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Type: Journal article
Title: Methionine-dependence phenotype in the de novo pathway in BRCA1 and BRCA2 mutation carriers with and without breast cancer
Author: Beetstra, S.
Suthers, G.
Dhillon, V.
Salisbury, C.
Turner, J.
Altree, M.
McKinnon, R.
Fenech, M.
Citation: Cancer Epidemiology Biomarkers & Prevention, 2008; 17(10):2565-2571
Publisher: Amer Assoc Cancer Research
Issue Date: 2008
ISSN: 1055-9965
Statement of
Sasja Beetstra, Graeme Suthers, Varinderpal Dhillon, Carolyn Salisbury, Julie Turner, Meryl Altree, Ross McKinnon and Michael Fenech
Abstract: Methionine-dependence phenotype (MDP) refers to the reduced ability of cells to proliferate when methionine is restricted and/or replaced by its immediate precursor homocysteine. MDP is a characteristic of human tumors in vivo, human tumor cell lines, and normal somatic tissue in some individuals. It was hypothesized that MDP is a risk factor for developing breast cancer in BRCA (BRCA1 and BRCA2) germline mutation carriers. To test the hypothesis, human peripheral blood lymphocytes of BRCA carriers with and without breast cancer and healthy non-carrier relatives (controls) were cultured for 9 days in medium containing either 0.1 mmol/L L-methionine or 0.2 mmol/L D,L-homocysteine, with the ratio of viable cell growth in both types of medium after 9 days used to calculate the methionine-dependence index (MDI), a measure of MDP. We also tested whether MDP was associated with common polymorphisms in methionine metabolism. Viable cell growth, MDI, and polymorphism frequency in MTRR (A66G and C524T) and MTHFR (A1298C and A1793G) did not differ among the study groups; however, MDI tended to be higher in BRCA carriers with breast cancer than those without and was significantly increased in MTHFR 677T allele carriers relative to wild-type carriers (P = 0.017). The presence of MTR A2756G mutant allele and MTHFR C677T mutant allele in carriers was associated with increased breast cancer risk [odds ration, 3.2 (P 0.16; 95% confidence interval, 0.76-13.9) and 3.9 (P 0.09; 95% confidence interval, 0.93-16.3), respectively]. The results of this study support the hypothesis that defects in methionine metabolism may be associated with breast cancer risk in BRCA carriers.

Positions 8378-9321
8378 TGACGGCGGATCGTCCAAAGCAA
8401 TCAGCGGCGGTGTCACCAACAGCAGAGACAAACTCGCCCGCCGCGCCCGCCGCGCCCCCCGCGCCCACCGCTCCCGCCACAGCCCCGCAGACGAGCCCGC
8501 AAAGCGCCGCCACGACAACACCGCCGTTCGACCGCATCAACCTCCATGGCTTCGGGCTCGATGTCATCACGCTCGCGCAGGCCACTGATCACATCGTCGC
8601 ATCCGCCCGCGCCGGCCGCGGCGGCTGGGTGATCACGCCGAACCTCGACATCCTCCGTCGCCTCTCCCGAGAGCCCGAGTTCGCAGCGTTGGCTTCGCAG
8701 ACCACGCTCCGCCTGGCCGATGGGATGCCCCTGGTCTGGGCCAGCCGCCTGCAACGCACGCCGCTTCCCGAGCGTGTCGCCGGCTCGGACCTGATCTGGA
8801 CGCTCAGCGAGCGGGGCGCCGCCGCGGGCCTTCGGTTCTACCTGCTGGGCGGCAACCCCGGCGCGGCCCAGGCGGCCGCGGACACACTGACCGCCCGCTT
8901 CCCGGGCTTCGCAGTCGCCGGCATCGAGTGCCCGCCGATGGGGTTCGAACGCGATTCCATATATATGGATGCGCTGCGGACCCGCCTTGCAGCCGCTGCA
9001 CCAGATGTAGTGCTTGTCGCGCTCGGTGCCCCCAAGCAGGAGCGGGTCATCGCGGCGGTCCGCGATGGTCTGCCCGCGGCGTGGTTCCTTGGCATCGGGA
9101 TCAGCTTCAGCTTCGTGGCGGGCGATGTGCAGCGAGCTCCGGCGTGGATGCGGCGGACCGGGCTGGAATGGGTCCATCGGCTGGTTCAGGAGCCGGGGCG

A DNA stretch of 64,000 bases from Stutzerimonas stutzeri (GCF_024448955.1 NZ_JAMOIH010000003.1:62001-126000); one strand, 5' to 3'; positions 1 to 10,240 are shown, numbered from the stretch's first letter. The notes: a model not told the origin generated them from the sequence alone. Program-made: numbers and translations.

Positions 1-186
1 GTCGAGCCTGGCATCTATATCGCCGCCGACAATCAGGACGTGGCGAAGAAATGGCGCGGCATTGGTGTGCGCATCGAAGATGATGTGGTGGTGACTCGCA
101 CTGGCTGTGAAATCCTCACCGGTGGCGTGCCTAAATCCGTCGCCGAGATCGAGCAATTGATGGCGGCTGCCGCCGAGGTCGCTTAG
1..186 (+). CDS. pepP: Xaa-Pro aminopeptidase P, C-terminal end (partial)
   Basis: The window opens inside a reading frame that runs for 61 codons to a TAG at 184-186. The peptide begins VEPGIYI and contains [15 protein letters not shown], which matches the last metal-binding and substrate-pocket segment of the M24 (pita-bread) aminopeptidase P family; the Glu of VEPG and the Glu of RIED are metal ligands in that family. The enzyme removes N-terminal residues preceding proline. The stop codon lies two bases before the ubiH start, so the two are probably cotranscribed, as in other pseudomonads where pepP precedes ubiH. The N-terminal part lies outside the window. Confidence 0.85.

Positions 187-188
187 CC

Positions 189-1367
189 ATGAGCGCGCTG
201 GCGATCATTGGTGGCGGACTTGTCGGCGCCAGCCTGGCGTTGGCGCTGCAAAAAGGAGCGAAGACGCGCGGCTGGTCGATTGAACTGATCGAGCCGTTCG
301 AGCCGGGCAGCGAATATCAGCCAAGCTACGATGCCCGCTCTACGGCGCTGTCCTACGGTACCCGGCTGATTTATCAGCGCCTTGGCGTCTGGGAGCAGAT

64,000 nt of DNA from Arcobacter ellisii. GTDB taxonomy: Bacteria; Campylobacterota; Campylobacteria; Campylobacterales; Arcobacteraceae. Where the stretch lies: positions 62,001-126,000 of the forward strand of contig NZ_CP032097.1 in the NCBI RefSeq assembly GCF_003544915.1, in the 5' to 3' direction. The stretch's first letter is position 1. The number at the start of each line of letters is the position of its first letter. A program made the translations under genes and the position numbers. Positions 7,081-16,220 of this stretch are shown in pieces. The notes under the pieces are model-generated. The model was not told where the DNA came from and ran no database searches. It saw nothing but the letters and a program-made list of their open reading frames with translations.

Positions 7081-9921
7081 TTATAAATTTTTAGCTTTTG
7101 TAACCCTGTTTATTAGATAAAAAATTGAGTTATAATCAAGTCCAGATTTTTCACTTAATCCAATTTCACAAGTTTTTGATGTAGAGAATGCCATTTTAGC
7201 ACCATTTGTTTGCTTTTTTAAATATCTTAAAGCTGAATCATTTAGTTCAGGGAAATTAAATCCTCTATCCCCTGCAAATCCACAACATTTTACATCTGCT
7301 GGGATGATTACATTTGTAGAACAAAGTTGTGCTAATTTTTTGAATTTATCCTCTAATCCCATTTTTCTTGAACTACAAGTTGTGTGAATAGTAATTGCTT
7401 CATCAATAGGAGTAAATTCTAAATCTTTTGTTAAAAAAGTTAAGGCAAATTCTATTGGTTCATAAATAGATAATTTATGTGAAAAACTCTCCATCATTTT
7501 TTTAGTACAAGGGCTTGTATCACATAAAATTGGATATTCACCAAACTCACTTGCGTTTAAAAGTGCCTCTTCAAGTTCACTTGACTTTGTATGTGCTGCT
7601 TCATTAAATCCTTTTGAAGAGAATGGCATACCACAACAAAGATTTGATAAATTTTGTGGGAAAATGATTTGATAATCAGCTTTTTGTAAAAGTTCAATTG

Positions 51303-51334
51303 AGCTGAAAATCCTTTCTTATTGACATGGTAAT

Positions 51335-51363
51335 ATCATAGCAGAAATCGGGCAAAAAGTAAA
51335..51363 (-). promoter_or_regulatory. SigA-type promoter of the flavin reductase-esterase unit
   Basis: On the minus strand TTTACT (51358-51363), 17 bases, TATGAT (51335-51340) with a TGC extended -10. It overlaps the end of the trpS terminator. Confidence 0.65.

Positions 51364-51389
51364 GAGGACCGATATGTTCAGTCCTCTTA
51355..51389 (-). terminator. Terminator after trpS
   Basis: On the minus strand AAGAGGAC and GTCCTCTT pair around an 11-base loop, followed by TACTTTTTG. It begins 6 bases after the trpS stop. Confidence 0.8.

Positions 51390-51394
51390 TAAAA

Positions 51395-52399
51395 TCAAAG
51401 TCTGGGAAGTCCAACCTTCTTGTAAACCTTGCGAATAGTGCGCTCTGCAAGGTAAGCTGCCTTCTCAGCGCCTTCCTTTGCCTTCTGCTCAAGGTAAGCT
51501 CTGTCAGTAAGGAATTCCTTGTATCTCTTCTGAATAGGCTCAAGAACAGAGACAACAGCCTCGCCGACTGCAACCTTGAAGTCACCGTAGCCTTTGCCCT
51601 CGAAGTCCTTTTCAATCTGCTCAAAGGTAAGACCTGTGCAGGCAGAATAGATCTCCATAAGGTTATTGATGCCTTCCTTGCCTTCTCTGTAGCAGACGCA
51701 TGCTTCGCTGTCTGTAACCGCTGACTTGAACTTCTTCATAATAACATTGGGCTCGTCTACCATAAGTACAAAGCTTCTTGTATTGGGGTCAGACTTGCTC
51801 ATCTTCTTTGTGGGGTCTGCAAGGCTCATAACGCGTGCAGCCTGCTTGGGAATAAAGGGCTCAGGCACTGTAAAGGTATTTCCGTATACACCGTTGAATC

Keywords: Humans; Breast Neoplasms; Genetic Predisposition to Disease; Methylenetetrahydrofolate Reductase (NADPH2); 5-Methyltetrahydrofolate-Homocysteine S-Methyltransferase; Case-Control Studies; Genotype; Phenotype; Germ-Line Mutation; Polymorphism, Genetic; Alleles; Genes, BRCA1; Genes, BRCA2; Middle Aged; Female
RMID: 0020083056
DOI: 10.1158/1055-9965.EPI-08-0140
Appears in Collections:Paediatrics publications

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